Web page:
Greetings.  Following this post is the first installment of my forthcoming nonfiction book: Black Light:  Perspectives on Mysterious Phenomena.  All future material will be a chapter-by-chapter share of the entire work.  To an old-school writer like me, this represents an entirely new way of introducing readers to my nonfiction (I am primarily a fiction-writer of novels and short stories, mingling elements of horror, thriller, surrealism and science fiction).

My desire is to have you follow me, and comment on Black Light.  I am open to all thought on this, and the work will progress accordingly.  The finished book will differ from these posts, based on your comments and/or questions, and evolve as organically as possible.

What do I mean by “mysterious phenomena”?  UFO reports; “entity” sightings; marginal data related to so-called psychic activity–poltergeists, ghosts, enigmas of everyday life, and even a short exploration into conspiracy-theory, all of which I think I have done a fair job of exploring objectively.  What does that mean?

Frankly, no one can be 100% “objective,” no matter the subject, especially in anything as highly-charged as the paranormal.  Why?  Because the field is wide, and includes psychology, physics, sociology, anthropology, folklore, urban legend, religion, belief-systems, linguistics and, of course, politics.

The casual reader might not realize just how deep serious investigation probes (or should, when properly done).  And who am I to carry this sputtering torch?  As you will read in my Introduction, I have no personal, political, religious, or ideological ax to grind.  Simply, I am a writer with long-standing interest in mysterious events.  How can I not be?  I consider the investigation of the unknown vital, because we might very well learn something about humankind:  Why are we here?  Why do we exist?  How do we exist?  What is the origin of our religious faith?  Is there something behind our days–call it what you will–controlling us?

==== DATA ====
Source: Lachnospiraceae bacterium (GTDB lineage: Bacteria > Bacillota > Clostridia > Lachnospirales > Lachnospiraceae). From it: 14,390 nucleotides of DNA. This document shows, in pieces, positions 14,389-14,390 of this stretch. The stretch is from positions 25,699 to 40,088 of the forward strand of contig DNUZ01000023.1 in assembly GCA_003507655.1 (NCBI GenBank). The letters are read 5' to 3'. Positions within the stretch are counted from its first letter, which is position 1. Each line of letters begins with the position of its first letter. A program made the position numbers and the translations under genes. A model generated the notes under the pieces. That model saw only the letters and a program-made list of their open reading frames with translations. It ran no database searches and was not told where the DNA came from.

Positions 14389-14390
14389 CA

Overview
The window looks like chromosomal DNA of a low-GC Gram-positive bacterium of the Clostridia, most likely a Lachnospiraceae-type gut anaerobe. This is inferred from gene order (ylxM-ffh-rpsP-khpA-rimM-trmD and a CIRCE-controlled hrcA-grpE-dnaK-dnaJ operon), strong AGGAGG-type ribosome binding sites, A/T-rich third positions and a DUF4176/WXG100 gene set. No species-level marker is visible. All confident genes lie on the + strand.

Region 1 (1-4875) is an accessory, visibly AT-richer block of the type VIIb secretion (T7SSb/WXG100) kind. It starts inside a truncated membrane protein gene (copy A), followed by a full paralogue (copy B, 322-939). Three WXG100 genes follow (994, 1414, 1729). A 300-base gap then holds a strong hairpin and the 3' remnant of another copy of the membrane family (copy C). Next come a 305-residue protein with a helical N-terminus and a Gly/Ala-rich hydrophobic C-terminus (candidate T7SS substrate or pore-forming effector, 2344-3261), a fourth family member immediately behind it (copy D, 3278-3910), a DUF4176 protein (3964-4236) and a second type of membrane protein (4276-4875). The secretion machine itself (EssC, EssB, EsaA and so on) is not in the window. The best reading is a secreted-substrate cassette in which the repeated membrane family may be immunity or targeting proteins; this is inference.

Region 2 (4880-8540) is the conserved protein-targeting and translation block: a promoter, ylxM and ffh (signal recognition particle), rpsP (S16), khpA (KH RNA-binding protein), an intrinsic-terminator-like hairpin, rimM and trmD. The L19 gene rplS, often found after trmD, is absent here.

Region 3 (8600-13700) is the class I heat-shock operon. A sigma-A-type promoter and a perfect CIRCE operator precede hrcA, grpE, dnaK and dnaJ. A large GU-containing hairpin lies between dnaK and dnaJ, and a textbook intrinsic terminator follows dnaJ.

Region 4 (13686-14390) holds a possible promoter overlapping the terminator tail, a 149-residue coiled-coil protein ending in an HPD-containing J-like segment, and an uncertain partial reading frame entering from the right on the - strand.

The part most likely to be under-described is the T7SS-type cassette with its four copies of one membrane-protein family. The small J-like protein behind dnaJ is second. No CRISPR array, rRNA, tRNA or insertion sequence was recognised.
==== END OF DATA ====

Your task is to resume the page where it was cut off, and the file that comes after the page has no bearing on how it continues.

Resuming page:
I cannot (unlike so many who publish in this area) claim to have all the answers.  But I do have many questions that are not often asked by those with unknowable agendas.

My title, Black Light, refers not only to the rogue, elusive nature of such phenomena, but to how they are handled by those we pay to protect us.  Something is here.  It has been among us since time immemorial.  Whatever its genuine source, no official authority (assuming they know anything) can keep this hidden.  Why?  Unlike the Manhattan Project, which gave us the atom bomb, paranormal events cannot be controlled.  They do what they do, whenever and wherever they choose–for good or ill.

No matter what you hear or read, no government or individual (unless staging hoaxes to some political/religious/psychological end) knows what causes anomalous activity.

My wish is for you to join me, offer your comments and, perhaps, simply open yourselves to a world stranger far–and fascinating–than necessary, mundane life offers us.

–William J. Grabowski

“First, it is a mistake to believe in Authority, or to put blind faith in official reports, scientific theses, or the theory of a particular author . . . a good researcher should not be afraid to change his mind; he should not feel desperate because his comforting beliefs leave him as soon as he begins to think critically.  If he applies these rules, he may not solve all the problems he attacks, but at least he will be less likely to fall victim of every delusion or fad that is associated with them.”

–Jacques Vallee


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